In The LEGO Movie, released in 2014, an unlikely hero saves the world from imminent disaster and wins the girl. It’s a familiar trope echoed, however faintly, in the real life story of the company that inspired the film. While LEGO CEO Jorgen Vig Knudstorp (known as Vig) may or may not have succeeded in romance, he certainly saved the brand after coming on board in 2004. It all inspired an unconventional movement towards an innovative kind of user-generated or fan-driven branding.
What went wrong in the first place?
The five years preceding Vig’s arrival were catastrophic for LEGO. There was little fiscal accountability—the company had no knowledge of its costs versus revenue on certain actual LEGO bricks and sets, and even lost significant money on one particular set by selling it for less than what it cost to produce. In addition, the decision to replace many veteran toy designers with younger talent plucked out of top European design schools proved to be a poor one and resulted in a dilution of the brand. If not resolved, the loss of the brand’s recognizable look and feel could have been fatal.
The number of parts used in the LEGO sets more than doubled and created more problems without contributing additional revenue. Numerous, disjointed licensing agreements splintered the company and too many sub-brands were created that were inconsistent with what the LEGO fans knew, loved and wanted. Although now disbanded, some of these can still be found on eBay today (the Galidor series is one example).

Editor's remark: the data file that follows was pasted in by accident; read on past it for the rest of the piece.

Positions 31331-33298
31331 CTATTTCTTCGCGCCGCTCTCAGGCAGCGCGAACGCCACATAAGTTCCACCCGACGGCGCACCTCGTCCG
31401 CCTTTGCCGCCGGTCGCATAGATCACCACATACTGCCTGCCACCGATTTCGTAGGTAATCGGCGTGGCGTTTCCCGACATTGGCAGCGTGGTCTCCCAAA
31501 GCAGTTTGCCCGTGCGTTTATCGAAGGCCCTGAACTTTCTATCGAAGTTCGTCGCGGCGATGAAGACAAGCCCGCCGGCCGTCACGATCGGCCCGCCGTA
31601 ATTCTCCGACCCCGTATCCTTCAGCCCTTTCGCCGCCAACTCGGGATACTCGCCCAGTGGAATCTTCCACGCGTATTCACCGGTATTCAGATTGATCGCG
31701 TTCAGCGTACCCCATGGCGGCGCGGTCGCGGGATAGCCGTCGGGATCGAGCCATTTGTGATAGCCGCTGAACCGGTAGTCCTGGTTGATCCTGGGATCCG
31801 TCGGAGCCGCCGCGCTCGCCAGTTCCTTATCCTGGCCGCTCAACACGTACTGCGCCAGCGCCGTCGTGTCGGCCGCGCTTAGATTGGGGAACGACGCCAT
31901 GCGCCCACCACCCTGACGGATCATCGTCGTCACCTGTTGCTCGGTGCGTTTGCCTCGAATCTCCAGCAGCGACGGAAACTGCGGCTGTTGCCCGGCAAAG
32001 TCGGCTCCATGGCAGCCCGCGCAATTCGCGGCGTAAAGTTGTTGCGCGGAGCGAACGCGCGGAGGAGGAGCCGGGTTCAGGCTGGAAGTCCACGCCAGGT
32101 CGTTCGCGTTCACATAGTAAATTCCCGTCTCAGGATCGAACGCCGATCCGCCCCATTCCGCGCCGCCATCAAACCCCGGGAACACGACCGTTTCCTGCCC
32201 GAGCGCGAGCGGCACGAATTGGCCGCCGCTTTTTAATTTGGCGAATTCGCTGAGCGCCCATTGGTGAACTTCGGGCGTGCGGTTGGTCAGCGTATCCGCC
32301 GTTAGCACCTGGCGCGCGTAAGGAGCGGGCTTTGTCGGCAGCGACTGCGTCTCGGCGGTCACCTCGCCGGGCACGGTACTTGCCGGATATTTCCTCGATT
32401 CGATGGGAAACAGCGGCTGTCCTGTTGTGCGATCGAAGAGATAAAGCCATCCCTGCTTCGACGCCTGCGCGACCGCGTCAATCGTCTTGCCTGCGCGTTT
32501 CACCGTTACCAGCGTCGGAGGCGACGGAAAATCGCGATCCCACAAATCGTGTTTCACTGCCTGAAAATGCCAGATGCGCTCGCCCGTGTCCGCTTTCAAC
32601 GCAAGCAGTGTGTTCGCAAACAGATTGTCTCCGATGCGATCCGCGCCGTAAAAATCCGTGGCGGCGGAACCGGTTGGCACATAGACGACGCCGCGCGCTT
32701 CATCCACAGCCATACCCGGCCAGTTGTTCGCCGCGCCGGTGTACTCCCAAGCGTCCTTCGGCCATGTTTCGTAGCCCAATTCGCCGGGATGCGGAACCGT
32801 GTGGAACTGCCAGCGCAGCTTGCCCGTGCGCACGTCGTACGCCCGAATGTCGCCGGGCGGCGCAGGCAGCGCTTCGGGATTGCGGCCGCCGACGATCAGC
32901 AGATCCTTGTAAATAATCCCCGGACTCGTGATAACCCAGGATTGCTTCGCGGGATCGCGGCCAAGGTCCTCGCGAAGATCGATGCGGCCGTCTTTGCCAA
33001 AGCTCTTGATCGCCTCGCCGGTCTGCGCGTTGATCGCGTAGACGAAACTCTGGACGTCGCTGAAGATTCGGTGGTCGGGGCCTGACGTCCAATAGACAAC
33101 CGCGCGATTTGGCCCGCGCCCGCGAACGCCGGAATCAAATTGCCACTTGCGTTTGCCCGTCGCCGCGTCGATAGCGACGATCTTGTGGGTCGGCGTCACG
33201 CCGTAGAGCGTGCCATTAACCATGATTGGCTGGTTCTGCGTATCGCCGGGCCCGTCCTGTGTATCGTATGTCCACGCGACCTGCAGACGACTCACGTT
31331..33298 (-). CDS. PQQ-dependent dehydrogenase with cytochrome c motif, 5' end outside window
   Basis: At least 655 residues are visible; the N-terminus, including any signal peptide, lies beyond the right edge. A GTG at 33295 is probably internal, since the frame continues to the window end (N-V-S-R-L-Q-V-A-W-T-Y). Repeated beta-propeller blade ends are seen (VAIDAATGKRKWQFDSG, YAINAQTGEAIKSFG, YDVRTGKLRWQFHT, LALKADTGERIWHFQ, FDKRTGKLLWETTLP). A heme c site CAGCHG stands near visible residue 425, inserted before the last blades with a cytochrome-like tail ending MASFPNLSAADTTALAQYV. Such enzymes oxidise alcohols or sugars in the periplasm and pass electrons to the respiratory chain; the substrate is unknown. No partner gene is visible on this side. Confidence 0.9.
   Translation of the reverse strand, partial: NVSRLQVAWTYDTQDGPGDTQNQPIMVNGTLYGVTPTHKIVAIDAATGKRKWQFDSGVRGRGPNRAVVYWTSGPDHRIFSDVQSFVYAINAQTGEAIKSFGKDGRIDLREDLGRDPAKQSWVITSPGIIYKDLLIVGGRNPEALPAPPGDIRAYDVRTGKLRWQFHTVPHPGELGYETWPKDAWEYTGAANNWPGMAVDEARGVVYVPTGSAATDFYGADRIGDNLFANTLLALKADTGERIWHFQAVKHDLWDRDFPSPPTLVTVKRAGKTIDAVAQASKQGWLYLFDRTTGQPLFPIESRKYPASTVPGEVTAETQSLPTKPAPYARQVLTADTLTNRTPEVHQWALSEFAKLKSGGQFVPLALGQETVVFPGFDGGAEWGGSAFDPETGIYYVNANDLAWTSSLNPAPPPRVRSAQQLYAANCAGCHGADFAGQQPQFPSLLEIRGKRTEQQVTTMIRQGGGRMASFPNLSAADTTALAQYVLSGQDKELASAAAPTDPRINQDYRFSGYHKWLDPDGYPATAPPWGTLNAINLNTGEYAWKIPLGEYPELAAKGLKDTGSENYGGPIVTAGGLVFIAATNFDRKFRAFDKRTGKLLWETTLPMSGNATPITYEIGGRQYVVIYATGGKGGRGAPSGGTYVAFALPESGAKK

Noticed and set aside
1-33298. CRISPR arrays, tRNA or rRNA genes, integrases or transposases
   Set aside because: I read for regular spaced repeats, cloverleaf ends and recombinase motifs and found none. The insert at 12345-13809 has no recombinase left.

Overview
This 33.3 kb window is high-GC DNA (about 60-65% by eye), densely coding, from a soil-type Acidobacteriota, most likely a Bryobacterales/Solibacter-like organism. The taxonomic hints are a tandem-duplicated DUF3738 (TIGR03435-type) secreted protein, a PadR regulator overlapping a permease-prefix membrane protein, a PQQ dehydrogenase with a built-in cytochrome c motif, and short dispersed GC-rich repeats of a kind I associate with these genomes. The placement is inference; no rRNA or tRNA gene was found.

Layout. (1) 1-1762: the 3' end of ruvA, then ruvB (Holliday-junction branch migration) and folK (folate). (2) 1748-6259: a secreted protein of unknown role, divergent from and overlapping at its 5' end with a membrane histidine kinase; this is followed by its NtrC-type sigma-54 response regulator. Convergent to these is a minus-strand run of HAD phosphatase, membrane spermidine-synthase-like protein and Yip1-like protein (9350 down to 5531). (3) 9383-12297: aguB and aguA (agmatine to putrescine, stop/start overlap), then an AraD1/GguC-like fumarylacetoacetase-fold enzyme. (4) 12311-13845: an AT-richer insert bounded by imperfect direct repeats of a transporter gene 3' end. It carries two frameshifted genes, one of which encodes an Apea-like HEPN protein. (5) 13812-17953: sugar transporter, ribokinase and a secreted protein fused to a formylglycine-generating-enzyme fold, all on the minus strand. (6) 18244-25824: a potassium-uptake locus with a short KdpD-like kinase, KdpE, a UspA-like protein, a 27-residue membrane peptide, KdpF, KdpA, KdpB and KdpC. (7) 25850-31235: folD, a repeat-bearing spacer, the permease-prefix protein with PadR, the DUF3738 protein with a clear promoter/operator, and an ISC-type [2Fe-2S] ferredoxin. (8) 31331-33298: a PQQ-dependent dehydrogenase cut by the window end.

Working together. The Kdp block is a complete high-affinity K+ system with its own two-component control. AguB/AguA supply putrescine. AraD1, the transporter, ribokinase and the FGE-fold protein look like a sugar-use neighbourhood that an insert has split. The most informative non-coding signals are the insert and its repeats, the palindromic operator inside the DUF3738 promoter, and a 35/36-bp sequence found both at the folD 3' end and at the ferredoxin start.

Organizing, streamlining and reinvigorating
When Vig came along, he took action immediately and slashed the number of parts back down to 6,000. He then worked with a team to analyze and scrutinize all costs against revenues and make adjustments accordingly. The core construction sets became the company’s lifeblood once more, and the peripheral sub-brands were quickly eradicated. Following this necessary step of streamlining and optimizing costs, the brand needed new life.
Instead of the explosive brand fracturing that got the company in trouble, LEGO began expanding in new, meaningful ways through smart and strategic partnerships. In this capacity, LEGO was able to target and recruit new audiences while remaining loyal to its longtime fans.
Revolutionary consumer-generated branding
After some stabilization, Vig launched a creative and ultimately very successful new initiative. The company engaged its biggest fans to become its newest designers by hosting “designer recruitment workshops.” During these sessions, avid LEGOers were invited to interview and submit ideas and portfolio samples. Individuals were hired on the spot. In addition, the company started the LEGO Factory, which allowed customers the ability to design and share virtual models through their social media networks, then order their custom set from the website. On the heels of this came LEGO Universe, a virtual game world where customers could build, play and live among their unique creations in an online game.
LEGO’s phoenix-like transformation—from brand fracturing to brand extending, from uninformed and unmitigated creativity to adoption of customer innovation, from dilution and confusion to co-creation of brand meaning—is a significant example of how the lives touched by a brand might just be the best option for giving life back to it in a fuller, richer way.
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